Sunday, August 1, 2010


My maternal grandmother Irene ran away from her home and family when she was 16 years old. Miraculously, she had been corresponding with a German gentleman who had immigrated to Kalgoorlie.  The gentleman was Herr Scharfenstein.  He must have possessed extraordinary powers of charm and persuasion, as he was able to lure the young and beautiful Irene away from her well-off and well-mannered family in Germany and come visit  him in Kalgoorlie; a fairy city paved with gold.

Dressed in matching coat, hat and gloves, and speaking little English, Irene packed her trunk and used what money she had to purchase a ticket for a boat headed to Perth, Western Australia.  Irene sailed to the other side of the world with a head filled with the hopes and aspirations of most 16 year olds; love, romance, babies and bridal dresses.  As it was the 1950s, she was probably also dreaming of automatic washing machines, fold out ironing boards, Kenwood mixers and a frilly apron that would match the kitchen drapes.

Irene would instead find an alcoholic, aging batchelor and the fairy city Kalgoorlie comprised of a gaping mining pit, prostitution and alcoholism, and as culturally devoid as the expired breath of the soused con-man who enticed her there.

Irene, with no money to return to her family, married Herr Scharfenstein and became Frau Scharfenstein.

Herr Scharfenstein I know very little about, aside from his last name, which is the name I was born under. A complete stranger to me, and will always remain so.

Frau and Herr S. did not last long. Likely the reality outweighed her dreams, and Frau dispatched to Perth to work as a shop assistant.

The Narrows Bridge was constructed in the 1950s and opened in 1958, joining the city with South Perth.
Battye Library [3373B/55]

Frau at some point in the early 1950s met a dashing Polish man and indulged in bigamy. Frau could not divorce Herr Scharfenstein as women could not petition for a divorce from their husband.  Subsequently Irene lived with, and became pregnant to my maternal grandfather, Peitr, whilst still legally bound to her husband Herr Scharfenstein.

My birth mother Bella was born on the 9th March 1956, with the surname Scharfenstein, as Frau was still married to Herr, although Bella’s father was Herr Kostecki.  So although a Scharenstein, she is a Kostecki by another name.

Herr K. is as shady as Herr S. I have little idea of his heritage.  Even Bella had little idea of his history.  His brother, allegedly, was sentenced to a Siberian prison camp for political dissension.  Herr K. fled to Australia and never spoke of his past, aside from admissions of a Ukrainian and Russian heritage.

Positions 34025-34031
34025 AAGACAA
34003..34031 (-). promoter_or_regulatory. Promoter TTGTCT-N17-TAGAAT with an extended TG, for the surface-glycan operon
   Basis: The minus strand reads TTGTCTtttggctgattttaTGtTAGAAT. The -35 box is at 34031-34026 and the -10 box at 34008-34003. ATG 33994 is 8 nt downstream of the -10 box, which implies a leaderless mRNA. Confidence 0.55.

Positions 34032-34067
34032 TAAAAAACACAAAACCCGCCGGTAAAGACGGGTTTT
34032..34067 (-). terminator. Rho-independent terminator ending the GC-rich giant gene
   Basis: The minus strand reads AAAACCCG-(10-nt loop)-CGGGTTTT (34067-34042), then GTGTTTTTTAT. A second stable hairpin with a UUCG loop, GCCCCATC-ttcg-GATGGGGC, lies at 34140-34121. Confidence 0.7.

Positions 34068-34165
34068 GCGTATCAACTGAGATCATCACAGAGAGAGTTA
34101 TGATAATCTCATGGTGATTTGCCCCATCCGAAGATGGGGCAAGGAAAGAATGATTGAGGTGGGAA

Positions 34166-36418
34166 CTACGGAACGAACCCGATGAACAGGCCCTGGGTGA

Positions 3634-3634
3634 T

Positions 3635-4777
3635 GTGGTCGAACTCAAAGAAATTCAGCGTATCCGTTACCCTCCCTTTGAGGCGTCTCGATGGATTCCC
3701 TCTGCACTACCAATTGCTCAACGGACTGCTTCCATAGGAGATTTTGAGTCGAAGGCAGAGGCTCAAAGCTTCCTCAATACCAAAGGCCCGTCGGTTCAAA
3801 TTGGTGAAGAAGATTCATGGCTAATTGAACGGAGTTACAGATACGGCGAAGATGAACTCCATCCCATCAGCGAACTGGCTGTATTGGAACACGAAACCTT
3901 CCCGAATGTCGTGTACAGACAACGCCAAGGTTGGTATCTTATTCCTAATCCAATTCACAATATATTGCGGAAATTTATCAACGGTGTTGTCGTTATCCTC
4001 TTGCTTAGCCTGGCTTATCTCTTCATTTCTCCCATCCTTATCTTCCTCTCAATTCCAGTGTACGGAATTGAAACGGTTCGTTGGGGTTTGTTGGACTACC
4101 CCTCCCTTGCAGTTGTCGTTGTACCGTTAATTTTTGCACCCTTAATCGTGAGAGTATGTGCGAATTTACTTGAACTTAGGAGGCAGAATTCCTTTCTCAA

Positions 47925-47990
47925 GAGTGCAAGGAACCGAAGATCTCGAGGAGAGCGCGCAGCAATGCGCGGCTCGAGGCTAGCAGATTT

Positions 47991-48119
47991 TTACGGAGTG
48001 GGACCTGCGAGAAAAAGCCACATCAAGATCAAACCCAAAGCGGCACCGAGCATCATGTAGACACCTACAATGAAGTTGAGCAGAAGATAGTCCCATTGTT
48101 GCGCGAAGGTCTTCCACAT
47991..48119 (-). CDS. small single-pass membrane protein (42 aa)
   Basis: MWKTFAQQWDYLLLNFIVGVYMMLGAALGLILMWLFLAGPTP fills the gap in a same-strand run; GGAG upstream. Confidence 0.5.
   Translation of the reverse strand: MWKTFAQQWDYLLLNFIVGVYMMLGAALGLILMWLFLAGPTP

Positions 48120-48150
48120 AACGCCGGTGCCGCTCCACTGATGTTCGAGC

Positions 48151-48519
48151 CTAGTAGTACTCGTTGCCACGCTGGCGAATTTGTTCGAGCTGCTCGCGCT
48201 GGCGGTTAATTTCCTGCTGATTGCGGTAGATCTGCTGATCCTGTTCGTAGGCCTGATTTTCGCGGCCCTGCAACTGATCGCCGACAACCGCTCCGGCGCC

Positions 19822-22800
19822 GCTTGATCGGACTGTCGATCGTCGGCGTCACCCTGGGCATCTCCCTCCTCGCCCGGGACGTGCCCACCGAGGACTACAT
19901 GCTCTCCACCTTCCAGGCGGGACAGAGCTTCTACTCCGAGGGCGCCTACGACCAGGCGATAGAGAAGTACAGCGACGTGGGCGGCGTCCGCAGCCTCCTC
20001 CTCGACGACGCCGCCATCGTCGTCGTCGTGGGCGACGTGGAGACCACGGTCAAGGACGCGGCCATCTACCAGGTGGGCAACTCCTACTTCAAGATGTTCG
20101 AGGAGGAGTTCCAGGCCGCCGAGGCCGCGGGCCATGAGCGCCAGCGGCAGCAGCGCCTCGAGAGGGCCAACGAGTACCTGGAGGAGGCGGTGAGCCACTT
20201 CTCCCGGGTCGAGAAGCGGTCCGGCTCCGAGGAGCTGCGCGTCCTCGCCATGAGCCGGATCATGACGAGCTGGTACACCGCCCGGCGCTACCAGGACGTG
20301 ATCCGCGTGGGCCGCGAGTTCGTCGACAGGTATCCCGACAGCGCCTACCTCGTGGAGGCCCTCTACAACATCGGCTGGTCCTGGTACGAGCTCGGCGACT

Peitr died before I could meet him.  I think I would have liked this eccentric and beguiling grandfather.

I was on holidays in Italy at the time.  In Florence, which has other significance for me.  I telephoned Bella, rather inappropriately, after a drunken, wild night to say, through hiccups and slurred words 'hello!'. Bella informed me that her father had passed away a week before and she had just returned from his funeral.

It wasn't the best way to receive the news that you would never meet a grandfather who you had hoped to meet.

I did get introduced to Herr K’s ashes one Christmas Eve a few years later. We were drinking beer out on the veranda at Bella's house when she took 'him' down from on top the kitchen cabinet to meet me, his granddaughter.  Pietr was interred in a large silver pot. I saw and held his white, dusty ashes and was surprised by the sheer weight of them, and by the number of larger fragments of bone matter in amongst the finer powder.

Frau and Herr K. did not last very long either. Long enough to create a child and long enough to get to know each other well enough to know that they did not like each other well enough to stay together.

Irene raised Bella in a ground floor apartment off Hyde Park in Highgate, Perth. I know very little of this time.  I do know that Irene loved attending matinee sessions of Elvis Presley movies, dreaming of a better life, whilst Bella would crawl under the chairs on the red velvet carpets of the art deco Luna cinema in Leederville.

Eventually, Frau was granted a divorce petition for Herr S, and remarried a man called Mitch. She remained with him for the rest of her life.

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